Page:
Mitochondria are sub-cellular organelles that produce adenosine triphosphate (ATP) through oxidativephosphorylation (OXPHOS). As suggested over 70 years ago by Otto Warburg and recently confirmed with moleculartechniques, alterations in respiratory activity and in mitochondrial DNA (mtDNA) appear to be common features ofmalignant cells. Somatic mtDNA mutations have been reported in many types of cancer cells, and some reportsdocument the prevalence of inherited mitochondrial DNA polymorphisms in cancer patients. Nevertheless, a carefulreanalysis of methodological criteria and methodology applied in those reports has shown that numerous papers can'tbe used as relevant sources of data for systematic review, meta-analysis, or finally for establishment of clinicallyapplicable markers.In this review technical and conceptual errors commonly occurring in the literature are summarized. In the first placewe discuss, why many of the published papers cannot be used as a valid and clinically useful sources of evidence in thebiomedical and healthcare contexts. The reasons for introduction of noise in data and in consequence - bias for theinterpretation of the role of mitochondrial DNA in the complex process of tumorigenesis are listed. In the second partof the text practical aspects of mtDNA research and requirements necessary to fulfill in order to use mtDNA analysis inclinics are shown. Stringent methodological criteria of a case-controlled experiment in molecular medicine areindicated. In the third part we suggest, what lessons can be learned for the future and propose guidelines for mtDNAanalysis in oncology. Finally we conclude that, although several conceptual and methodological difficulties hinder theresearch on mitochondrial patho-physiology in cancer cells, this area of molecular medicine should be considered ofhigh importance for future clinical practice.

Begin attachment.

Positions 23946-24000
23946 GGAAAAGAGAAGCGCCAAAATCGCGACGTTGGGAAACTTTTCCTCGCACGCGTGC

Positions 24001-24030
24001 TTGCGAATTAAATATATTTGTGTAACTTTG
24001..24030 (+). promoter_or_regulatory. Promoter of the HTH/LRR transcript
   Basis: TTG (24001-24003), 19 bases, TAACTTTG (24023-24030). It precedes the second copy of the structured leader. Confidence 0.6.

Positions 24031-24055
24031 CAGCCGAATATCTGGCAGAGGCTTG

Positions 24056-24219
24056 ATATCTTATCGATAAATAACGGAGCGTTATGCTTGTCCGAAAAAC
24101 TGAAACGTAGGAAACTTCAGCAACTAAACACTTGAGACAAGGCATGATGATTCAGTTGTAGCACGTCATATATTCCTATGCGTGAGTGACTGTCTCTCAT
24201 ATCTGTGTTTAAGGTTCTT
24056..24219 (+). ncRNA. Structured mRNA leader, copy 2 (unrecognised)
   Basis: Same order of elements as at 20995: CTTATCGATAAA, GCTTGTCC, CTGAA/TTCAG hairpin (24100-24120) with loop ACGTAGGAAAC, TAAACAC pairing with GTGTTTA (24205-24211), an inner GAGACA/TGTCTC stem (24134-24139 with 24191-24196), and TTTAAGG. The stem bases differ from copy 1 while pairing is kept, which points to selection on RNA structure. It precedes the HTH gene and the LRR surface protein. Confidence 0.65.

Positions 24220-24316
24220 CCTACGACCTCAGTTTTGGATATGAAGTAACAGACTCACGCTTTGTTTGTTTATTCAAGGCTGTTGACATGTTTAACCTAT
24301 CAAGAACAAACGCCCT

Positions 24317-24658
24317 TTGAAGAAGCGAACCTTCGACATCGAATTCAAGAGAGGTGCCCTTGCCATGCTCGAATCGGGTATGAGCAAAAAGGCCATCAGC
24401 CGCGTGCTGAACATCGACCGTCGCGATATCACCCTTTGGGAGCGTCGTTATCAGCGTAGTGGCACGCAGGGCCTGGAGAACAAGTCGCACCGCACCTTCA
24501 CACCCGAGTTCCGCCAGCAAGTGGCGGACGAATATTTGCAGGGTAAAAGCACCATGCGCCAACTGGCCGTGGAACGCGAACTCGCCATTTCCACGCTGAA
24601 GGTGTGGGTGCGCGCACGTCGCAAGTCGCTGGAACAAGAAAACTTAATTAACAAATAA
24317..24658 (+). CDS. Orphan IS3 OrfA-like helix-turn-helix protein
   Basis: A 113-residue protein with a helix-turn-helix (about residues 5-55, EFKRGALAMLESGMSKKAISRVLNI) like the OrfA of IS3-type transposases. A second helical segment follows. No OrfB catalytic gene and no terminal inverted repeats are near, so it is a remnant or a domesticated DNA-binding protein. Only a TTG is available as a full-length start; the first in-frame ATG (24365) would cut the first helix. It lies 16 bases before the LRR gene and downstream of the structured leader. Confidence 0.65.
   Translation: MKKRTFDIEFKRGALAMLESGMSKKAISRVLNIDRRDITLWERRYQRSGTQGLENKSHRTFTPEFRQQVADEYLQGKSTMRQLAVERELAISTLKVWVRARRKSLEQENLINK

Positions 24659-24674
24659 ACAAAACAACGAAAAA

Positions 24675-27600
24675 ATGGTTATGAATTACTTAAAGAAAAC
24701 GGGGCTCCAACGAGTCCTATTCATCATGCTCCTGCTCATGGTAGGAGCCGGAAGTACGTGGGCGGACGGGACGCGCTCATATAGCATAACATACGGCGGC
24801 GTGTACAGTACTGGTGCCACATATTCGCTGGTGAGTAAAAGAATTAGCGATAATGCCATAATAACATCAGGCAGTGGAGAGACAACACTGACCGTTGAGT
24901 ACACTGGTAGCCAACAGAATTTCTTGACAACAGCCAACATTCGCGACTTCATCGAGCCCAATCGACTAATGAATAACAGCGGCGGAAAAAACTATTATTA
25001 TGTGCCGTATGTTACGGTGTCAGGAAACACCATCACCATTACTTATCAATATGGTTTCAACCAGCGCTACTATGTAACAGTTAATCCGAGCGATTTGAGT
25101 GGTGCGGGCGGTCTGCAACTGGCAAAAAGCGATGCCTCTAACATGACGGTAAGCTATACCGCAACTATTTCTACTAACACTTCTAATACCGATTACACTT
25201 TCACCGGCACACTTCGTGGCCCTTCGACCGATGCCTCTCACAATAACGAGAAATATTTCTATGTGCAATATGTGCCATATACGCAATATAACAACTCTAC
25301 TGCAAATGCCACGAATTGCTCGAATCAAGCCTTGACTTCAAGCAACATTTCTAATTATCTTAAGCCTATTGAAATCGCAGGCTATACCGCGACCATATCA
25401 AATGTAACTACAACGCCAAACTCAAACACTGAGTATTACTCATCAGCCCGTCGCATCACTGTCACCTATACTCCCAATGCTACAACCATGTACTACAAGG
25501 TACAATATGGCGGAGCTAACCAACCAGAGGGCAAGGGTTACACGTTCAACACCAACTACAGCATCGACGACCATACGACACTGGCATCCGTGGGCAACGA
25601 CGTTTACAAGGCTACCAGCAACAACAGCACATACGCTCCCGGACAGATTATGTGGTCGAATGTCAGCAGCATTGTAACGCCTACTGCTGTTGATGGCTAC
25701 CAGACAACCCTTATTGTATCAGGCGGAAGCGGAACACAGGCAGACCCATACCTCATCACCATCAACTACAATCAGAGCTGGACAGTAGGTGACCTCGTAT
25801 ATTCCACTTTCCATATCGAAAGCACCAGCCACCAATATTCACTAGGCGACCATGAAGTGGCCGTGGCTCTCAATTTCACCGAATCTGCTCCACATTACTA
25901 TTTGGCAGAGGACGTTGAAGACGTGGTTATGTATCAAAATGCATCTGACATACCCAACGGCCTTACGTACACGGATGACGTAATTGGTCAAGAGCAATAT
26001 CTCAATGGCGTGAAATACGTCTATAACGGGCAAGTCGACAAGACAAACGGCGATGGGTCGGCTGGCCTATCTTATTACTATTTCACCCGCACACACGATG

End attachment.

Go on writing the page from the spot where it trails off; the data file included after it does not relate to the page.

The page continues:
|Numero di pagine||15|
|Rivista||Journal of Biomedical Science|
|Stato di pubblicazione||Published - 2010|